Force of Habit
December 17, 2001

Ever since the Berlin Wall fell, editorialists, politicians, and policy analysts have been pronouncing the United States military bloated, overpriced, mired in antiquated cold war assumptions, and unready for a "small wars" world. The exact critique varies according to its source--reformers on the left tend to focus on getting rid of large, expensive weapons systems as a way to reduce costs; those on the right see cutting overall troop numbers and deployments as part of a "transformational" commitment to high-tech weapons.

Hit the Ground
November 19, 2001

The case for using ground troops against the Taliban.

The Hero Worshipper
November 05, 2001

Fire By Sebastian Junger (W.W. Norton, 224 pp., $24.95) There is a point in Hemingway's Death in the Afternoon where the old lady turns on the writer and asks: "How is it, young man, that you talk so much and write so long about these bullfights and yet are not a bullfighter yourself?" The writer admits that he did try it once or twice—on bulls with blunted horns.

Home Alone
October 08, 2001

Back in the peaceful days of late summer, Democrats were finally getting around to something they'd neglected since Bill Clinton left office: foreign policy. In August, Tom Daschle and Richard Gephardt each delivered addresses criticizing the Bush administration for its aversion to multilateralism and its obsession with missile defense. A few weeks later, Senator Joe Biden did the same at the National Press Club. Previewing Biden's speech that morning, the Los Angeles Times explained that congressional Democrats had begun a prolonged "assault on the Bush administration's defense and foreign po

It Happened Here
September 24, 2001

"Senseless," "unimaginable," "crazy," "unfathomable": as the World Trade Center fell and the Pentagon burned, those were the words that came to the lips of many Americans, on camera and off camera. We must beware those words. They have a way of carrying the war against us away from us, of fortifying our incredulity against the evidence of our eyes, of shutting down thought when thought is required, of lifting the obscenity that was visited upon America back out of the realm of possibility. But the legacy of September 11, 2001, must be nothing less than a new sense of what is possible.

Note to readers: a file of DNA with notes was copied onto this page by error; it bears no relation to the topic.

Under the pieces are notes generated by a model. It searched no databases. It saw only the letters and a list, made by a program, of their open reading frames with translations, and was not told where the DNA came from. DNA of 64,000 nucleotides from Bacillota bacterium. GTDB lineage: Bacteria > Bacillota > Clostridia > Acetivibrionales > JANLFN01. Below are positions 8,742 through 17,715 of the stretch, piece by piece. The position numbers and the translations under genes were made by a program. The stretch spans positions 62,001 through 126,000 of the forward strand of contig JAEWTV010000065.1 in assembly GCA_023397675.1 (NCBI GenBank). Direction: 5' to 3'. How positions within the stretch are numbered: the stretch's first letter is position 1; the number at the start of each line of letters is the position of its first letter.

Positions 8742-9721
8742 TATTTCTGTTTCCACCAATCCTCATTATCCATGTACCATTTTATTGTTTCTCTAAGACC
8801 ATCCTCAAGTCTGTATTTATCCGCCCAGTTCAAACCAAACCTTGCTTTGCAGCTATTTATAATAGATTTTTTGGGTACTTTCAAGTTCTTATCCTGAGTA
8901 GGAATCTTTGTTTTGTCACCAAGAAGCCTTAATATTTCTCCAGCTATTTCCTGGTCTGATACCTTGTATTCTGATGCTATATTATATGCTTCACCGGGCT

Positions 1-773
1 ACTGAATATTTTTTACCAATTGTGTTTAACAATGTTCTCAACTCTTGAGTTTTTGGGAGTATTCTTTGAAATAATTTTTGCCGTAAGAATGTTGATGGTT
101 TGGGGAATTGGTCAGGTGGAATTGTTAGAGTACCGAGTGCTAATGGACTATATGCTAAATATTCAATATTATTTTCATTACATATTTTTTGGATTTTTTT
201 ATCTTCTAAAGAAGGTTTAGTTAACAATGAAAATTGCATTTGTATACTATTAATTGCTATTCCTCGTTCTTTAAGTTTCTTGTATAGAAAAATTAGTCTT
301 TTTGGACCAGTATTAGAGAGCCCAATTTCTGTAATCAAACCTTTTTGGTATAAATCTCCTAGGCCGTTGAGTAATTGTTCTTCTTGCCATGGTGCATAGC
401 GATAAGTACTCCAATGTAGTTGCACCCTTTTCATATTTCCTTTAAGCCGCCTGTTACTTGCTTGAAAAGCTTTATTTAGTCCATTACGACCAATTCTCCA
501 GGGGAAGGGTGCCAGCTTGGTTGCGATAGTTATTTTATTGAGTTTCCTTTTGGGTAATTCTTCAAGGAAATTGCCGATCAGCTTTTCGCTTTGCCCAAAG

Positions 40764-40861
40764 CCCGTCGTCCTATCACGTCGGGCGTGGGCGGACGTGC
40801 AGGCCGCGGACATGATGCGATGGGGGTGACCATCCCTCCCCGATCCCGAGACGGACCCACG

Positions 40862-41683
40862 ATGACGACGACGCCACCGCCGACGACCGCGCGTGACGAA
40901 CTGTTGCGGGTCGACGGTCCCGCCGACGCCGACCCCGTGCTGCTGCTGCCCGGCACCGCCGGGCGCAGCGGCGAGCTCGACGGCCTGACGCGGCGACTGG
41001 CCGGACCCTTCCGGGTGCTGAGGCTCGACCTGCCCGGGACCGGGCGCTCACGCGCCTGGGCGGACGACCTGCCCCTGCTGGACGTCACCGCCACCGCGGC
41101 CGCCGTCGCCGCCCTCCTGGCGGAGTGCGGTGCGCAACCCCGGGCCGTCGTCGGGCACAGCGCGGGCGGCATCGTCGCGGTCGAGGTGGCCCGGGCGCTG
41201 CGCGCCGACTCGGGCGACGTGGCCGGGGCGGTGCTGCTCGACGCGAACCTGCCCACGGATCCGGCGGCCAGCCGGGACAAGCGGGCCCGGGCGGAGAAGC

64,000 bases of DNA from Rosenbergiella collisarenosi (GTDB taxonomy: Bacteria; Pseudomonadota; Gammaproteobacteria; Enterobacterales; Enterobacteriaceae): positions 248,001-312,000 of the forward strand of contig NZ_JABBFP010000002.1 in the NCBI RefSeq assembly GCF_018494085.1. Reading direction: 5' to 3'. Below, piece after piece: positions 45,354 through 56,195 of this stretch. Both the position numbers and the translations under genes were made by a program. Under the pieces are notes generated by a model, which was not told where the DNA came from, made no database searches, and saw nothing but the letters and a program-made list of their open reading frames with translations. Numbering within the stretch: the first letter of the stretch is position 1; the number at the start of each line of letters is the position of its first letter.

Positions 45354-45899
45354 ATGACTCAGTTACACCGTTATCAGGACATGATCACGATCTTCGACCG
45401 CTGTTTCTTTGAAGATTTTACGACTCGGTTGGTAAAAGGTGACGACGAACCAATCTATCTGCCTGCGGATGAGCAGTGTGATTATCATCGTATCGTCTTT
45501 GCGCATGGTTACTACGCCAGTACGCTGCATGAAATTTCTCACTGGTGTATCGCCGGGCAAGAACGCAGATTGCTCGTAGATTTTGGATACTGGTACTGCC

Cold War
December 13, 1999

Richard Holbrooke knows about foreign policy feuds. In the late '70s, he was assistant secretary of state for Asia in the Carter administration—a young bull in the China shop. One morning, he answered his phone at 6:30 and received a tooth-rattling attack from National Security Adviser Zbigniew Brzezinski, who was bent on cutting Cyrus Vance's entire (as Brzezinski saw it, leak-prone) State Department out of his forthcoming trip to Beijing.

Memory Goes to War
July 12, 1999

I. Madeleine Albright: A Twentieth-Century Odyssey by Michael Dobbs (Henry Holt, 466 pp., $27.50) Down from the heavens he came a decade ago this month, descending by helicopter onto the Field of Blackbirds in Kosovo to deliver a speech that still reads as a paradigm of nationalist madness. About a million Serbs gathered that day to hear Slobodan Milosevic.

Saving Lives With Force
July 12, 1999

Was the NATO air campaign against Serbia just a onetime thing, or can the United States and other like-minded countries really stop genocidal wars around the world? Although this war is ending, we might face the question again soon. In recent years, the world has witnessed the 1994 Rwandan genocide, the 1992-1995 Bosnian civil war, and the 1992-1993 war-induced famine in Somalia. Even today, wars that have taken many more lives than the conflict over Kosovo remain unresolved in places such as Angola and Sudan. We certainly cannot settle every conflict in the world.

Crime Scene
July 12, 1999

As NATO's troops took over Kosovo last week, I took out my copy of the international war crimes tribunal's indictment of Slobodan Milosevic and four of his aides. This grisly document, issued May 24, I reasoned, would serve to orient my reporting--a kind of Baedeker guide to a shattered landscape that, according to NATO estimates, may contain 10,000 corpses in more than 100 mass graves. My first stop was Velika Krusa, near the Albanian border on the main road north from Prizren to Djakovica.

Demolition Man
July 05, 1999

Last Summer, when President Clinton picked Richard Holbrooke to be his new ambassador to the United Nations, Holbrooke's confirmation by the Senate seemed like a virtual formality. After all, even those who don't like Holbrooke's brash style concede that he's one of the Clinton administration's most effective foreign policy hands; and, as a political operator and self-promoter, Holbrooke's talents are legendary. But it won't be until June 17, exactly a year after Clinton announced Holbrooke's selection, that the Senate Foreign Relations Committee finally gets around to holding hearings on Holb